New Jersey Officials Reached Agreement with Developers of Tidbit

The state of New Jersey confirmed that the bitcoin mining software, called Tidbit, was used to access computers of the state’s citizens without their awareness.

Photo: Antana/Flickr

Photo: Antana/Flickr

On Tuesday, the New Jersey Division of Consumer Affairs has reached a settlement with the creators of Tidbit, a software code developed for mining bitcoin.

Tidbit is a startup that was established by the students of the Massachusetts Institute of Technology (MIT) in 2013. Jeremy Rubin and his classmates designed the program to help websites increase profits by using the visitors’ computers for mining the digital currency.

According to the investigation carried out by the New Jersey Division of Consumer Affairs, the software code accessed computers in New Jersey and used their processing power without consent of their owners. The Division of Consumer Affairs alleged that the software’s creator violated New Jersey’s Computer Related Offenses Act and Consumer Fraud Act.

The process of bitcoin mining requires huge amounts of processing power, what increases the price that makes up an electricity bill. Besides, the continuous usage of computer for generating cryptocurrency can shorten its life span.

The settlement prohibits the project’s developer to access computers without obtaining permits from their owners. Moreover, is Tidbit’s creator violates the agreement within the two years, he will be charged a penalty of $25,000. Rubin has already closed the website.

“Our intent is not to stifle innovation or discourage entrepreneurs. But innovations that affect consumers must operate in compliance with the law. No website should tap into a person’s computer processing power without clearly notifying the person and giving them the chance to opt out – for example, by staying away from that website,” John J. Hoffman said in a press release.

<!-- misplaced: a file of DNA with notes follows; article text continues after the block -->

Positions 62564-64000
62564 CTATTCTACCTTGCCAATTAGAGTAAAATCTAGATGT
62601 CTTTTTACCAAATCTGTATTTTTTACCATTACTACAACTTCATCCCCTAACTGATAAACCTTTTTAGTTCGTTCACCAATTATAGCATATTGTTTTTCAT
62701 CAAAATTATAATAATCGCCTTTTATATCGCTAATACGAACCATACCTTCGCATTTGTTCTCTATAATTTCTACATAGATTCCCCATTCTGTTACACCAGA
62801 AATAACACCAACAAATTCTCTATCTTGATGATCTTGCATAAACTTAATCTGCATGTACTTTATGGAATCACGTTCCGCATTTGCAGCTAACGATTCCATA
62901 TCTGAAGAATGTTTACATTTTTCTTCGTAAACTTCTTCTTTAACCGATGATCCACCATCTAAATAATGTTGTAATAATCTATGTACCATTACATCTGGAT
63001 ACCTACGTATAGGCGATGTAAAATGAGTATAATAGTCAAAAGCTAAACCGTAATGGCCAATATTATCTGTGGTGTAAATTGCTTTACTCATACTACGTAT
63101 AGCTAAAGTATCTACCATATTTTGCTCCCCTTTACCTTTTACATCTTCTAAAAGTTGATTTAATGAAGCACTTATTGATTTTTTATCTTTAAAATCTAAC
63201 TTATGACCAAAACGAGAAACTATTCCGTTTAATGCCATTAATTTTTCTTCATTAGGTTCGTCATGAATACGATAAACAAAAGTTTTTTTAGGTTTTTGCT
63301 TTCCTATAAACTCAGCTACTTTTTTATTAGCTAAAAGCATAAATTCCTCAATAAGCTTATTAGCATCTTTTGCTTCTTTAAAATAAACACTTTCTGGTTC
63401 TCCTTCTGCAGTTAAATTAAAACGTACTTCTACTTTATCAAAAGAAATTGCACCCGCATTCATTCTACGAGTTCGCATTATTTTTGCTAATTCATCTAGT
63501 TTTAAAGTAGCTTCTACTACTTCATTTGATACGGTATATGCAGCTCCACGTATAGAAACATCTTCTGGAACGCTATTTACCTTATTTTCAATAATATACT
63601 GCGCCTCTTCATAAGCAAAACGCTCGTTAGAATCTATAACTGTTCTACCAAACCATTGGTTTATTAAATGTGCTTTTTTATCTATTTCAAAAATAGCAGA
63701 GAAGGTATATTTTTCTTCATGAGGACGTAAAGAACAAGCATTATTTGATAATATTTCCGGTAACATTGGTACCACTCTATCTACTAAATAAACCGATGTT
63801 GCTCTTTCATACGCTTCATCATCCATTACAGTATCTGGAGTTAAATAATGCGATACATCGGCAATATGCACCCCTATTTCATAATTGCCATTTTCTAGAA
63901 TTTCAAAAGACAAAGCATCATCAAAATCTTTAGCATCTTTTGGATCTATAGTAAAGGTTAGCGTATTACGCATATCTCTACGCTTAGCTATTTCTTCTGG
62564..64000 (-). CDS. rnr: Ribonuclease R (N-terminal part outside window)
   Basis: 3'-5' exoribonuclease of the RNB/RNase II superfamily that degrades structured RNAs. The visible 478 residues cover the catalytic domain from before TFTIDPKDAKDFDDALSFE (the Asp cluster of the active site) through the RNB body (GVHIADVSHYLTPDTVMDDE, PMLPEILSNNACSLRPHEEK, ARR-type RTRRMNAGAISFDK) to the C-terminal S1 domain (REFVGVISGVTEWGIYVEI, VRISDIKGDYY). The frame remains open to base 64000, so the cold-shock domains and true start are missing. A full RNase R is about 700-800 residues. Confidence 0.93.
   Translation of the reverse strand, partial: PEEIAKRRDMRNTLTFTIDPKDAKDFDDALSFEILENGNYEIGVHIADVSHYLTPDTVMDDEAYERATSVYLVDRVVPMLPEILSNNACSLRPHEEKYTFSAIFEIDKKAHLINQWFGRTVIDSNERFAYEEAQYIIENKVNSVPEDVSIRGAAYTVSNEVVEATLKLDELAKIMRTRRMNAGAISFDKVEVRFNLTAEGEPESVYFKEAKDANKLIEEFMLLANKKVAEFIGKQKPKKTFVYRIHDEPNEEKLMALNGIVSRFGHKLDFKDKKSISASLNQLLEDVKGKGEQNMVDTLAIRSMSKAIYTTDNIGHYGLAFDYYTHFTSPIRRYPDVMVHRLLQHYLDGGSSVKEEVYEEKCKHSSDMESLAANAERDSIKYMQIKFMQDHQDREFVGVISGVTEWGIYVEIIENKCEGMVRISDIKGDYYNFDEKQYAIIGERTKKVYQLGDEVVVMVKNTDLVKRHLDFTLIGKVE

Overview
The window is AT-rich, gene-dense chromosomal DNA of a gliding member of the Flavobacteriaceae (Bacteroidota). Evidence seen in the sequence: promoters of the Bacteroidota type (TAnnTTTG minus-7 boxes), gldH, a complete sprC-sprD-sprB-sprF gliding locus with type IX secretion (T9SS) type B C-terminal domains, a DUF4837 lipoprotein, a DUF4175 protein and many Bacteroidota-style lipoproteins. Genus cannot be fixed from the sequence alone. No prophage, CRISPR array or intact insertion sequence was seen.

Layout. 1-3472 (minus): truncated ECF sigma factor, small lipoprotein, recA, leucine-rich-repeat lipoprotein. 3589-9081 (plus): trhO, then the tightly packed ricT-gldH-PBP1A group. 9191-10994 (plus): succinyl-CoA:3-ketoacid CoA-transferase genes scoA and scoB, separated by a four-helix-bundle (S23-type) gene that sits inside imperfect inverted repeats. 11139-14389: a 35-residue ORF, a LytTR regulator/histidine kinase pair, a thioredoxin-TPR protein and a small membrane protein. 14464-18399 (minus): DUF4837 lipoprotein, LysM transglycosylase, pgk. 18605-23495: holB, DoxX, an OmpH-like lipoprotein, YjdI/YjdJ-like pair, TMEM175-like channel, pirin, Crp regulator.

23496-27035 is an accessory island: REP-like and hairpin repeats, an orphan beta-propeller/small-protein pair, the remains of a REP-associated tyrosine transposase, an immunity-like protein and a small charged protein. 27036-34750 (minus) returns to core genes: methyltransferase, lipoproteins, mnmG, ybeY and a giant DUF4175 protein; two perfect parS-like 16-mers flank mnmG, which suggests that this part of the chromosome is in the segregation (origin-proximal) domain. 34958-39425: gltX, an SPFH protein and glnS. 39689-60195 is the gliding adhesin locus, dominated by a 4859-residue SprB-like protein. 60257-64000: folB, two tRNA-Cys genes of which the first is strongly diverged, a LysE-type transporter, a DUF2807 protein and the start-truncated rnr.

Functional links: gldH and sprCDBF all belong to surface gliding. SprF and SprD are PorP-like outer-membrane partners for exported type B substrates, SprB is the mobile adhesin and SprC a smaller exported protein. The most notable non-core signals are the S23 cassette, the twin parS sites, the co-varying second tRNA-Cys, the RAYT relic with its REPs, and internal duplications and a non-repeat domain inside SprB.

“We do not believe Tidbit was created for the purpose of invading privacy,” Steve Lee, Acting Director from the Division of Consumer Affairs commented. “However, this potentially invasive software raised significant questions about user privacy and the ability to gain access to and potentially damage privately owned computers without the owners’ knowledge and consent. As privacy threats become more and more sophisticated, State law requires us to protect the interests and safety of New Jersey consumers.”

In December 2013, Rubin faced a subpoena issued by the New Jersey’s Division of Consumer Affairs that asked him to provide all Tidbit data, including all versions of the source code, all bitcoin wallets related to the software, all agreements with third parties, the name and IP addresses of everyone who used Tidbit, and other information.  In turn, Rubin asked for help from the Electronic Frontier Foundation (EFF), which agreed to assist him. After a period of negotiations, the layers filed an official complaint in January 2014, arguing the state could not subpoena Rubin as he is not a resident of New Jersey.

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